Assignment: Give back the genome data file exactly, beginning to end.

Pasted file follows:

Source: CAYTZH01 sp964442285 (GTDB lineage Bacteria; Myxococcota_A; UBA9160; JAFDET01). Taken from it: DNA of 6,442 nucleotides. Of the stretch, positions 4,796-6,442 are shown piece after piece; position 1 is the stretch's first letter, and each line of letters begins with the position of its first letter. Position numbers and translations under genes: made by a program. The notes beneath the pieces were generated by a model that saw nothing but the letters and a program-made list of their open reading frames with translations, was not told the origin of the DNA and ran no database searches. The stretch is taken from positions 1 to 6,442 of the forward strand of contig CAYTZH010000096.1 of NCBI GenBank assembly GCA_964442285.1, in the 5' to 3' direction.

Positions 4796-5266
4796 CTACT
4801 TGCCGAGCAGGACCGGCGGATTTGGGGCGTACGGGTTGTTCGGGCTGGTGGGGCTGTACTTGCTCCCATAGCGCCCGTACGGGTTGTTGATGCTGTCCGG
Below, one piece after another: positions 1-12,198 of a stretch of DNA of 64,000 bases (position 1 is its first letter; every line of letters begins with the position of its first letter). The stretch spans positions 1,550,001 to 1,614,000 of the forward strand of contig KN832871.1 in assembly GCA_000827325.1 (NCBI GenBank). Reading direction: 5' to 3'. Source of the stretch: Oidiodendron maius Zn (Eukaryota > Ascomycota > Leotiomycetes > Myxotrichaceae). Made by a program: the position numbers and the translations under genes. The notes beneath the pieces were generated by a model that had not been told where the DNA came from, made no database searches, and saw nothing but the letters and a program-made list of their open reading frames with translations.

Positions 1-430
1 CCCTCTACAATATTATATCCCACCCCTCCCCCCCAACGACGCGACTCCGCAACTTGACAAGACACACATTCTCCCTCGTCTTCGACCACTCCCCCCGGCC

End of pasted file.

Source: CAYTZH01 sp964442285 (GTDB lineage Bacteria; Myxococcota_A; UBA9160; JAFDET01). Taken from it: DNA of 6,442 nucleotides. Of the stretch, positions 4,796-6,442 are shown piece after piece; position 1 is the stretch's first letter, and each line of letters begins with the position of its first letter. Position numbers and translations under genes: made by a program. The notes beneath the pieces were generated by a model that saw nothing but the letters and a program-made list of their open reading frames with translations, was not told the origin of the DNA and ran no database searches. The stretch is taken from positions 1 to 6,442 of the forward strand of contig CAYTZH010000096.1 of NCBI GenBank assembly GCA_964442285.1, in the 5' to 3' direction.

Positions 4796-5266
4796 CTACT
4801 TGCCGAGCAGGACCGGCGGATTTGGGGCGTACGGGTTGTTCGGGCTGGTGGGGCTGTACTTGCTCCCATAGCGCCCGTACGGGTTGTTGATGCTGTCCGG
Below, one piece after another: positions 1-12,198 of a stretch of DNA of 64,000 bases (position 1 is its first letter; every line of letters begins with the position of its first letter). The stretch spans positions 1,550,001 to 1,614,000 of the forward strand of contig KN832871.1 in assembly GCA_000827325.1 (NCBI GenBank). Reading direction: 5' to 3'. Source of the stretch: Oidiodendron maius Zn (Eukaryota > Ascomycota > Leotiomycetes > Myxotrichaceae). Made by a program: the position numbers and the translations under genes. The notes beneath the pieces were generated by a model that had not been told where the DNA came from, made no database searches, and saw nothing but the letters and a program-made list of their open reading frames with translations.

Positions 1-430
1 CCCTCTACAATATTATATCCCACCCCTCCCCCCCAACGACGCGACTCCGCAACTTGACAAGACACACATTCTCCCTCGTCTTCGACCACTCCCCCCGGCC